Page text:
-- After he won his first ATP-level tournament, more than a decade ago in San Jose, California, 18-year-old Andy Murray credited his girlfriend, Kim Sears, with keeping him calm and composed. His then-coach Mark Petchey had stayed home in England, and Sears, the daughter of a tennis coach, watched her future husband play a tournament for the first time.
How'd that work out?
Back in February, the two welcomed Sophia Olivia into the world, and it immediately became a very different place. Murray didn't hit a ball for two weeks, something that hadn't happened since his back surgery two years earlier.
"Normally after a week or so, I want to hit a few balls," he told Men's Health in June. "When I got back to doing stuff, I felt much better for it."
After an indifferent return, in which he failed to win a title in four tries, Murray has triumphed in eight of the 11 tournaments he's played. There were back-to-back wins at Wimbledon and the Olympic games -- when he became the first ever to repeat as a singles gold medalist -- and four straight championships to end to the season. The last, in Paris, brought him the No. 1 ranking, a career obsession.
Uh, how'd that work out?
"I don't think it affected the tennis so much, but it definitely gave me perspective," Murray explained. "I had to think a little bit more about what's important."
What's important at this week's Barclays ATP World Tour Finals is carrying that No. 1 ranking into the offseason. Toward that end, Murray has made a critical adjustment. For the first time at this tournament he's never won, he's not staying at a local hotel.
Rather, he's making the one-hour commute to the O2 Arena from his home in Oxshott, Surrey.
On Wednesday night, presumably, he was home in time for a proper dinner and, perhaps, a change of his daughter's nappies. And, rest assured, Murray will find himself in an extraordinary frame of mind.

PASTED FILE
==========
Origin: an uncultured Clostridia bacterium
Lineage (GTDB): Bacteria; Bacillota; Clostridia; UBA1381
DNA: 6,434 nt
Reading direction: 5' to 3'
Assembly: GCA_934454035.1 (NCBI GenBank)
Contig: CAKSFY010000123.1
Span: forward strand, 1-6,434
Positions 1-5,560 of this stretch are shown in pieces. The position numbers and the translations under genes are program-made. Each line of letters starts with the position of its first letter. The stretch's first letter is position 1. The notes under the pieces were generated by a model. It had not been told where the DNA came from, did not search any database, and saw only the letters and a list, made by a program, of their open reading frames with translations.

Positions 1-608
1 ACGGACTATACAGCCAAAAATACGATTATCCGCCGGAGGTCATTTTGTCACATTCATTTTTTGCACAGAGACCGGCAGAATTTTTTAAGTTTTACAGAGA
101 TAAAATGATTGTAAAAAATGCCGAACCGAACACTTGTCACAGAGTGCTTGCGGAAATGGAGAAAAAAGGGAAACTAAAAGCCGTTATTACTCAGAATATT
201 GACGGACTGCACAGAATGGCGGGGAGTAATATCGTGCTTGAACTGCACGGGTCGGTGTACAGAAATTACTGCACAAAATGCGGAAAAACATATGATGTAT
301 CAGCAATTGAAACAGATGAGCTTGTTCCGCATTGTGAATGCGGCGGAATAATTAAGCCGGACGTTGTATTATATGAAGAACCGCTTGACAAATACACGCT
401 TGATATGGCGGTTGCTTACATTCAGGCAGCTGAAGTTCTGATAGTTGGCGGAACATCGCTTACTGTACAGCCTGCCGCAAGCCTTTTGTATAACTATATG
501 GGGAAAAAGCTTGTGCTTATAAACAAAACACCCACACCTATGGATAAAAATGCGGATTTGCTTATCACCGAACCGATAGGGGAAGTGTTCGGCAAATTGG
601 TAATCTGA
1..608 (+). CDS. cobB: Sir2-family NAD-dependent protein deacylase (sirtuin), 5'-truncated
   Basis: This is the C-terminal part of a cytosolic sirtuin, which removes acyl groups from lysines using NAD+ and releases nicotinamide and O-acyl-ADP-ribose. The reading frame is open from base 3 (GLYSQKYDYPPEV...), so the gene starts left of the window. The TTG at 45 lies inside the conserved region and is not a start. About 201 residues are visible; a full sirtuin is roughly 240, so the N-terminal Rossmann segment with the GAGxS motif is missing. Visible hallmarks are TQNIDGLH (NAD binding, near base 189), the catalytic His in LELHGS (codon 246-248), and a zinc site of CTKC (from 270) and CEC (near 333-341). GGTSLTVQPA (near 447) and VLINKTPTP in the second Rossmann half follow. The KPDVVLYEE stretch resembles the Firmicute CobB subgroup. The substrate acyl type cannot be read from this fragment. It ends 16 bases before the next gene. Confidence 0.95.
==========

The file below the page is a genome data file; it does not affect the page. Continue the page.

Earlier, when Kei Nishikori, hitting out of his shoes, won the first-set tiebreaker (on his fifth set point), Murray did not hurl expletives in the direction of his box. Instead, he muttered a few choice thoughts mostly to himself.
That Murray ultimately prevailed 6-7 (9), 6-4, 6-4 was a testament to his new-and-improved frame of mind. It required 3 hours, 21 minutes -- the longest three-set match on record at the year-end event -- and he never regressed into Sour, Dour Andy.
As a result, he's on a 21-match victory tear and 2-0 in London -- the first time he's started 2-0 in the year-end event since Shanghai in 2008. If Marin Cilic defeats Stan Wawrinka in the evening match, Murray is into Saturday's semifinals no matter what happens in Friday's third round-robin match.
Murray was the runner-up in his first four Grand Slam finals, from 2008 to 2012, and one of his consistent features was an insufferable on-court attitude. Negative body language and a tendency to vent at his support crew were some of the reasons his former coach, Amelie Mauresmo, concluded she could no longer help him.
He can still be a prickly presence; there were times against Nishikori when you could sense the surly Murray hovering just below the surface. But he kept his rage largely to himself, in a hand-over-the mouth sort of way. He's learned to care just a little bit less -- and that has freed him in the same way that Roger Federer and Novak Djokovic embraced fatherhood.
After Murray beat Cilic in the first round-robin match, he was asked the inevitable question about the correlation between his evolving family life and the No. 1 ranking.
"I've been dealing with wins and losses much better than I did in the past I think just because I have something else that's more important," Murray explained. "Throughout the year, I'm not having so many ups and downs, because I'm not sort of getting too high after wins or too down after losses, which was maybe the case in the past.
"When I won in Paris, it was great. I really enjoyed that. But then you come home and you're back with your family. You're just back to normal. So I feel just a bit more sort of even-keeled through the year."